Packaging Matters

Are Beverage Cartons Recyclable? Part I

Are Beverage Cartons Recyclable? Part I

Briks: Sustainable? Recyclable?

INTRO: Another brik in the landfill?

Billions of beverage cartons are consumed every year: they come in all shapes and sizes, can hold anything from fruit juice to beans, soups or milk and are as conspicuous as tin cans or glass jars. Many big brands use them (Innocent Drinks, Ribena, Tropicana, Covent Garden soups… etc).

Due to the length of the post, I have divided in two parts

A carton by any other name…

Tetra Pak, the leading carton manufacturer, and Tetra Brik is a brand name for a carton package is even a household name. In this post I will be using the terms “brik” and “carton” indisitinticvely.

The name ” Tetra Brik”was derived from the tetrahedron-shaped packaging, which required minimal material with maximum hygiene. The Tetra-Pak packaging business was founded in Lund in Sweden in 1951 by Ruben Rausing. The first Tetra-Pak machine was delivered in 1952, which packaged cream in 100ml cartons

Milk packaging was not developed until 1954, when the first Tetra-Pak machine was exported to Hamburg. The company has now grown to be the largest food packaging company in the world by sales, with the company still being privately held and now known as Tetra Laval. In 2011, the company had sales of €12.7bn.

Their main competitors, Norwegian company Elopak and Swiss outfit SIG Combibloc are a bit far behind in terms of sales:









Tetra Pak cartons are primarily made from paper. 75% of the Tetra Pak carton is made from paperboard, 20% of polyethylene and 5% of aluminium. A 1L carton for milk weights about 30 gr. These three materials are layered together using heat and pressure to form a six layered armour which protects the contents from light, oxygen, air, dirt and moisture Refrigerated products don’t need the same barrier properties, so cartons for pasteurized milk, for instance, have no aluminium.

Are briks sustainable ?

Briks are made mainly of paper (100% certified FSC standard) paper. They are an example for logistic optimization, before being erected (the laminate it’s transported in reels ) as well and later (the prism or “brick” shape can more efficient to pack and ship), and they very are also very light (4% packaging to 96% product by weight, or put it in other way 1L carton for milk weights about 30 gr).

Doing an eagle-view LCA increasingly preferring scientific evidence to heart-felt assumptions, a number of LCAs have been produced over the last few years.

In the case of milk containers, independent Life Cycle Assessments (LCAs, for example 1 and 2 ) show cartons to have a lower environmental impact that the alternatives (HDPE or PET) bottles, specially so in larger volumes (1or 1.5L). In India and China pouches (see a couple of suppliers: 3, 4) are common for UHT milk (they were also popular in Europe and some other parts of the world for pasteurized milk). The first LCAs mentioned compare cartons and pouches for pasteurized (refrigerated) milk. There’s a thorough 2011’s report by the Eidgenössische Technische Hochschule Zürich (ETH Zurich) for aseptic packaging in general that includes LCAs for pouches and cartons.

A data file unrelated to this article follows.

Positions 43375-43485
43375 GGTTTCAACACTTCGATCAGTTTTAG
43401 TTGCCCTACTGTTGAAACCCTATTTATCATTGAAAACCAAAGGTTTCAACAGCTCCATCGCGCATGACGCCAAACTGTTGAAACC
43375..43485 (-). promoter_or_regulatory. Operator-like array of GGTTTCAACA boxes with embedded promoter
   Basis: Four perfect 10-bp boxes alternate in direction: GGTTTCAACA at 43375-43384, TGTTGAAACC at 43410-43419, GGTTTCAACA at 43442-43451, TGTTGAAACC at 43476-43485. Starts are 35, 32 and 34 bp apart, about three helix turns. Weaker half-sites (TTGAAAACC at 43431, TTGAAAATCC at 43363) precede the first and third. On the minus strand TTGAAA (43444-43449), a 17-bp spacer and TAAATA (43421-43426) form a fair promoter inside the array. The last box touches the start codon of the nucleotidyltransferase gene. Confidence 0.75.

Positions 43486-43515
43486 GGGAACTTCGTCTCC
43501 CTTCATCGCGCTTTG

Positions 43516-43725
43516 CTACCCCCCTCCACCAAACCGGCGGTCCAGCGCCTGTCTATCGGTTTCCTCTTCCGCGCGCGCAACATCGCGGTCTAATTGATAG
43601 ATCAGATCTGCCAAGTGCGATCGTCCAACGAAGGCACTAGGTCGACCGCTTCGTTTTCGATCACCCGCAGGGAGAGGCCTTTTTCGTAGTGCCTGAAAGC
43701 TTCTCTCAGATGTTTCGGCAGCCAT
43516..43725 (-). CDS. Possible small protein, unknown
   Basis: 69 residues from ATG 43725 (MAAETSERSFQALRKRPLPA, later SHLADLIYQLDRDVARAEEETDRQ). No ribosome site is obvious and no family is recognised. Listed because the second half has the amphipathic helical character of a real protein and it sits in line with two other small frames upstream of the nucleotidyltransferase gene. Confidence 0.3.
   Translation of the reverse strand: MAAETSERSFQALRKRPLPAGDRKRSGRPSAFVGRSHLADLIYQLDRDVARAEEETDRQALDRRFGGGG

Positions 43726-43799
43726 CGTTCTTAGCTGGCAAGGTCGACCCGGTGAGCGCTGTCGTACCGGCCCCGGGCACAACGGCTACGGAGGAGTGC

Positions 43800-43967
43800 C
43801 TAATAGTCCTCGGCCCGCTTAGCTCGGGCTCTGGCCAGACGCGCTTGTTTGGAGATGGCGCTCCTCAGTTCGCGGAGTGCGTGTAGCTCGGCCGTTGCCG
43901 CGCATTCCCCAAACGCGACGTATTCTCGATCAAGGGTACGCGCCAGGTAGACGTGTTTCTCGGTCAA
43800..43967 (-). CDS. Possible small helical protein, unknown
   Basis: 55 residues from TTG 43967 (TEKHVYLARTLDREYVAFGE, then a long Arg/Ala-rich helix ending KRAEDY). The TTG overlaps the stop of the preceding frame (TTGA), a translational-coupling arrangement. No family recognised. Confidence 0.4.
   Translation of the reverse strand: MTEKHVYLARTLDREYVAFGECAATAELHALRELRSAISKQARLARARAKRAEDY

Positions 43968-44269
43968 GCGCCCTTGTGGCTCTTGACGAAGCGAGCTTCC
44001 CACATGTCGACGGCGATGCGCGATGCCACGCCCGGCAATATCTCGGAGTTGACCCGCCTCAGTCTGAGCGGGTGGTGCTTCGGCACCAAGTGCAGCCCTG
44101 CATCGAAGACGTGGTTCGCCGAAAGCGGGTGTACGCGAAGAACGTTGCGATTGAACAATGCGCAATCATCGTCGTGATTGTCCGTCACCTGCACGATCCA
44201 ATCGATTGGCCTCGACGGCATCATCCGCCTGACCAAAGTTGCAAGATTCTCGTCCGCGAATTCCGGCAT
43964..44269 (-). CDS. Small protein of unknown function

Beyond milk, a  peer-reviewed study commissioned by Tetra Pak for soup containers, which compared the Tetra Recart or TRC (which allows sterilization in the carton and it’s used for vegetables, sauces, soups… etc) with steel cans and laminated pouches. The cartons showed less impact in all categories (Total Energy, Non-fossil energy, Global warming potential, Acidification potential, Eutrophication potential, and Smog formation).Source:

Cartons showed less impact in all categories but two:

  • Eutrophication: due to water emissions from papermaking
  • And Total non-fossil energy: cartons have a larger share of non-fossil energy, associated with biomass feedstock and process energy for paper content of the TRC rollstock.

Total energy is similar for cartons and pouches; material energy higher for TRC, but pouch has much higher secondary packaging requirements. Also surprisingly, pouches have higher solid waste than cartons as you seen in another graphic from the mentioned study.

This is due to the material waste during production:

Another study comparing the environmental footprint of cartons (SIG’s Combibloc in this case), glass jars, tin cans and retortable pouches came up with similar conclusions. The comparative LCA led by the German institute IFEU, measured performance in eight categories. Cartons came ahead in all but one category (use of nature, because of their use of trees). The study showed that cartons’ total primary energy consumption was the lowest of all four systems. The difference was even starker for COemissions, with pouches emitting 57 percent more CO2 over their life cycle than cartons, tin cans 120 per cent more and glass jars 150 per cent more.

Both studies put the differences down to raw material, weight and shape. Cartons’ main raw material is wood, a renewable source, and paper mills use wood dust and waste as their main source of energy to convert it to paperboard. Steel, glass or aluminum containers on the other hand need large amounts of fossil fuel to convert their respective raw materials. Then there’s the light weight and the rectangular shape, two attributes that make cartons highly efficient in

Tetra Pak’s website shows many examples of LCAs for other products, and finally, a Master Graduation Thesis from the Universit of Milan  summarizes 12  multi-material packaging LCA studies, and generally cartons are the containers with less impact in most categories.

To be continued…


May 2018, Bruno Rey – The Packaging Blog –

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